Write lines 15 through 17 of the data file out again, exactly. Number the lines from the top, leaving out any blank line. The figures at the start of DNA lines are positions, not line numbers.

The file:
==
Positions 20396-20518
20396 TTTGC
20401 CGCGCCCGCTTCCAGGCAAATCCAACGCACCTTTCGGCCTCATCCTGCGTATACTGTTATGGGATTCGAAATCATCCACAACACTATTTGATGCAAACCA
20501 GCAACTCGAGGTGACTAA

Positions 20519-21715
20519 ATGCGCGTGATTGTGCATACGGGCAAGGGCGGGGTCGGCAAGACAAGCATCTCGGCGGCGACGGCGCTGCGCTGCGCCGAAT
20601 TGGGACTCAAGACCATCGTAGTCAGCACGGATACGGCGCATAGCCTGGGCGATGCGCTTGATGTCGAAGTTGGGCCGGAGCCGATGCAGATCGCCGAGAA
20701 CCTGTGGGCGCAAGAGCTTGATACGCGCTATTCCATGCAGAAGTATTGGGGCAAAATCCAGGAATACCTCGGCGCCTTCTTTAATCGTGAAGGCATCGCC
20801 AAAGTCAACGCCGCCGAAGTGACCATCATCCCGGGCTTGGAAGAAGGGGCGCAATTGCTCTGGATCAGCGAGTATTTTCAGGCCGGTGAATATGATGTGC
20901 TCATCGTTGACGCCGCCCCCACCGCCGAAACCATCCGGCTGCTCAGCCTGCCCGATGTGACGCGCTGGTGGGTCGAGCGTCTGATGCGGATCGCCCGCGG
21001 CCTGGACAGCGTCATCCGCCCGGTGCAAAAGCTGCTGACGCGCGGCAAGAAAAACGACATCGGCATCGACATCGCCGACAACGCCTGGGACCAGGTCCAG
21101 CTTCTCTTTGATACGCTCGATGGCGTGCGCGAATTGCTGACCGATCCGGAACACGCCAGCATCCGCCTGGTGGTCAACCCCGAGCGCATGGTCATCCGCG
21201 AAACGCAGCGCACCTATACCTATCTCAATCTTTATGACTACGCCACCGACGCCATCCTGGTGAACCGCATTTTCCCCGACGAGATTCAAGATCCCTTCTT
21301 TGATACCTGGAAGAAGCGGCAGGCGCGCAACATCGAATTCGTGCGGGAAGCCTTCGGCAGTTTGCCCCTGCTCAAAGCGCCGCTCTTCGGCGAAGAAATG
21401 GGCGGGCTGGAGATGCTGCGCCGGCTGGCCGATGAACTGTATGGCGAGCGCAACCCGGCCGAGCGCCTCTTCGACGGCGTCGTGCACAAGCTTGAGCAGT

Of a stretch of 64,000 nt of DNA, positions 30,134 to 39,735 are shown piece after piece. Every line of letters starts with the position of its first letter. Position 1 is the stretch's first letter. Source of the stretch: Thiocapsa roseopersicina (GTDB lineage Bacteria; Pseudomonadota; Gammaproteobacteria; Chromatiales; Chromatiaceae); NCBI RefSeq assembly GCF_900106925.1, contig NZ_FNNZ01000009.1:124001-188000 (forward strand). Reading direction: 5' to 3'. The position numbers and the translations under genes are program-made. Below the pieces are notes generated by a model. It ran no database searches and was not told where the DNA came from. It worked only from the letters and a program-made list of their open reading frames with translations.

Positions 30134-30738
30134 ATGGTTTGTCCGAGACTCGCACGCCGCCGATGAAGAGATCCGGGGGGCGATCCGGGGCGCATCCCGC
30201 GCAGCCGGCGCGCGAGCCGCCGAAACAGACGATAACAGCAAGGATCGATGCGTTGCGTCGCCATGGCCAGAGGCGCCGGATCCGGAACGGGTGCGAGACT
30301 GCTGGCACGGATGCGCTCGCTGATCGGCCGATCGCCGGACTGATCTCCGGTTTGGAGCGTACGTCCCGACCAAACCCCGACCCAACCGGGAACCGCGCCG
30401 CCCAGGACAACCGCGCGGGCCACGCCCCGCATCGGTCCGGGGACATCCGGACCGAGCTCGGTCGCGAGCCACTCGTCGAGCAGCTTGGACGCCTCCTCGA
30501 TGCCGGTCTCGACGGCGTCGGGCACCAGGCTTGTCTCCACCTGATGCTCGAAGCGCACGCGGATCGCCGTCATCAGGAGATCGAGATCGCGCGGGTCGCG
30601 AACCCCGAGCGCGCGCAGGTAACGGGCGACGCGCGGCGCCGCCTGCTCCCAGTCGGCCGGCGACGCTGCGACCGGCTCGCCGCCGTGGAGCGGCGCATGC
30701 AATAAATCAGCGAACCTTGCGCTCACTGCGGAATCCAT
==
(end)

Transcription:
21401 GGCGGGCTGGAGATGCTGCGCCGGCTGGCCGATGAACTGTATGGCGAGCGCAACCCGGCCGAGCGCCTCTTCGACGGCGTCGTGCACAAGCTTGAGCAGT

Of a stretch of 64,000 nt of DNA, positions 30,134 to 39,735 are shown piece after piece. Every line of letters starts with the position of its first letter. Position 1 is the stretch's first letter. Source of the stretch: Thiocapsa roseopersicina (GTDB lineage Bacteria; Pseudomonadota; Gammaproteobacteria; Chromatiales; Chromatiaceae); NCBI RefSeq assembly GCF_900106925.1, contig NZ_FNNZ01000009.1:124001-188000 (forward strand). Reading direction: 5' to 3'. The position numbers and the translations under genes are program-made. Below the pieces are notes generated by a model. It ran no database searches and was not told where the DNA came from. It worked only from the letters and a program-made list of their open reading frames with translations.

Positions 30134-30738